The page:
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Jatin Das
যতীন দাস
Martyr Jatindranath Das.jpg
Das in c. 1929
Born
Jatindra Nath Das

(1904-10-27)27 October 1904
Died13 September 1929(1929-09-13) (aged 24)
Cause of deathHunger strike
NationalityIndian
Other namesJatin Da
OccupationRevolutionary
EmployerHindustan Socialist Republican Association
Known forFollowing a 63-day hunger strike in prison
Participating in the non-cooperation movement

Jatindra Nath Das (Bengali: যতীন্দ্রনাথ দাস; 27 October 1904 – 13 September 1929), better known as Jatin Das, was an Indian independence activist and revolutionary who worked to make India independent from the British Raj and was a member of the Hindustan Socialist Republican Association. He died in the Lahore Central Jail after a 63-day hunger strike.

Early life

Das was born in 1904 in family at Calcutta. He passed the matriculation and intermediate examinations in the First Division. He joined the Anushilan Samiti, a revolutionary group in Bengal, and also participated in Mahatma Gandhi's non-cooperation movement in 1921, aged 17.[citation needed] In November 1925, while studying for a B.A. at Bangabasi College in Calcutta, Das was arrested for his political activities and was imprisoned at the jail in Mymensingh. While interned there, he went on a hunger strike to protest the ill-treatment meted out to the political prisoners. After fasting for twenty days, the jail's superintendent apologised and he gave up the fast. Sachindra Nath Sanyal taught him how to make bombs.[1]

On 14 June 1929, he was again arrested for revolutionary activities and was imprisoned in Lahore Jail to be tried under the supplementary Lahore Conspiracy Case.

Hunger strike

In Lahore Jail, Das began another hunger strike along with other revolutionary fighters, demanding equality for Indian political prisoners with those from Europe. The conditions of Indian inhabitants of the jails was deplorable. The uniforms that Indian prisoners were required to wear in jail with were not washed for several days, and rats and cockroaches roamed the kitchen area making the food unsafe to eat. Indian prisoners were not provided with any reading material such as newspapers, nor paper to write on. The condition of the British prisoners in the same jail was strikingly different.

Das's hunger strike started on 13 July 1929 and lasted 63 days. The jail authority took measures to forcibly feed him and the other independence activists. Eventually, the jail authority recommended his unconditional release, but the government rejected the suggestion and offered to release him on bail.

Das died on 13 September 1929.[2] Durgawati Devi led the funeral procession, which went from Lahore to Calcutta by train. Thousands of people rushed to the railway stations to pay homage to Das. A two-mile long procession in Calcutta carried the coffin to the cremation ground. It was Subhash Chandra Bose, who received the coffin of Das at Howrah railway station and led the funeral procession to the cremation ground. The hunger strike of Das in prison was one crucial moment in the resistance against illegal detentions.[3]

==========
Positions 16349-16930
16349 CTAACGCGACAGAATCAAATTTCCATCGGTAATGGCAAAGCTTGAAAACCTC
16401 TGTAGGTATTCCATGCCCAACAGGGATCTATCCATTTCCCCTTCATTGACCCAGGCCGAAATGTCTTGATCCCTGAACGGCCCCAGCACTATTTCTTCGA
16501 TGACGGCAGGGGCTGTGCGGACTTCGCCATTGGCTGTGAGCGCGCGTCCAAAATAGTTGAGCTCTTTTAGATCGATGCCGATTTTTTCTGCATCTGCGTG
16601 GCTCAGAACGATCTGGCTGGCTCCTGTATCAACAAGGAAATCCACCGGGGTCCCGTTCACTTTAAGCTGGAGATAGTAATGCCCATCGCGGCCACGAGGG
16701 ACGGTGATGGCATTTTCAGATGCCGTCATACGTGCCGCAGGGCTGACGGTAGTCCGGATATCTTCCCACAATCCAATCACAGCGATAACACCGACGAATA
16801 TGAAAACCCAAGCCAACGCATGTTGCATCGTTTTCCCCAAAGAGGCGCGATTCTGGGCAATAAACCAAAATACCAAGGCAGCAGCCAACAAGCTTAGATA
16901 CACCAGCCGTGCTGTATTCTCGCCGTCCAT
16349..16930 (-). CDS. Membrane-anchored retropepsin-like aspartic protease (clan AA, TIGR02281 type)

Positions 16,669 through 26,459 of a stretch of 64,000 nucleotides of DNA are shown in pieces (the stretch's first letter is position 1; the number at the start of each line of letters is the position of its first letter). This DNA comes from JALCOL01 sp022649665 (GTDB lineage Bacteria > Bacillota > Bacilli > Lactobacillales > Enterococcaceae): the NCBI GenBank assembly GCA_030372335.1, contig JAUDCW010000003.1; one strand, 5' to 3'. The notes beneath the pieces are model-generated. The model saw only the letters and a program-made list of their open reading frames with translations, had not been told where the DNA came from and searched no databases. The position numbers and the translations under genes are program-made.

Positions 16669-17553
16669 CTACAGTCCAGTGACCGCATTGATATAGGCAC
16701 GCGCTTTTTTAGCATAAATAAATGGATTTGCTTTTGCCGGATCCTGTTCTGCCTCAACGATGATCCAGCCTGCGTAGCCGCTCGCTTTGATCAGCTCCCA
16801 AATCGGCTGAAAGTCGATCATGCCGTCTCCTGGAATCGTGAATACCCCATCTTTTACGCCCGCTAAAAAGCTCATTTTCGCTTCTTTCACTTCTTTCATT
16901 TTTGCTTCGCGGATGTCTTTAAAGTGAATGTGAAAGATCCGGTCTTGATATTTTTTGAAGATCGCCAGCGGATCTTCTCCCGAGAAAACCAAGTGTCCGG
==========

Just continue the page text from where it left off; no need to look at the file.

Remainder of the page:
Das on his death bed in 1929
Das on his death bed in 1929
Das on a 1979 post-stamp of India
Das on a 1979 post-stamp of India

After his death, the Viceroy informed London that "Mr. Das of the Conspiracy Case, who was on hunger strike, died this afternoon at 1 p.m. Last night, five of the hunger strikers gave up their hunger strike. So, there are only Bhagat Singh and Batukeshwar Dutt who are on strike."[4]

Tributes were paid by almost every leader in the country. Mohammad Alam and Gopi Chand Bhargava resigned from the Punjab Legislative Council in protest. Motilal Nehru proposed the adjournment of the Central Assembly as a censure against the inhumanity of the Lahore prisoners. The censure motion was carried by 55 votes against 47. Jawaharlal Nehru said "Another name has been added to the long and splendid roll of Indian martyrs. Let us bow our heads and pray for strength to act to carry on the struggle, however long it may be and whatever consequences, till the victory is ours ". Bose described Das as the "young Dadhichi of India", referring to the well known mythological yogi Dadhichi who sacrificed his life for the sake of killing a demon.

Newspaper of The Tribune which showed that Das died, 1929
Newspaper of The Tribune which showed that Das died, 1929

Popular culture

In the 2002 film The Legend of Bhagat Singh, the character of Das was played by Amitabh Bhattacharjee.[5] A 35-minute documentary film titled Immortal Martyr Jatin Das was released in 2009.[1]

See also

References

  1. ^ a b Chatterji, Shoma A. (2015). Filming Reality: The Independent Documentary Movement in India. SAGE Publications India. p. 36. ISBN 978-9-35150-543-3.
  2. ^ Indian Post article
  3. ^ Ghosh, Durba (4–5 April 2003). Britain's Global War on Terrorism:containing political violence and insurgency in the interwar years. How Empire Mattered: Imperial Structures and Globalization in the Era of British Imperialism. Berkeley, CA. Archived from the original (DOC) on 9 June 2007. Retrieved 8 April 2007.
  4. ^ Nayar, Kuldip (2000). The Martyr: Bhagat Singh Experiments in Revolution. Har-Anand Publications. ISBN 978-81-241-0700-3.
  5. ^ Amitabh Bhattacharjee. IMDb

Further reading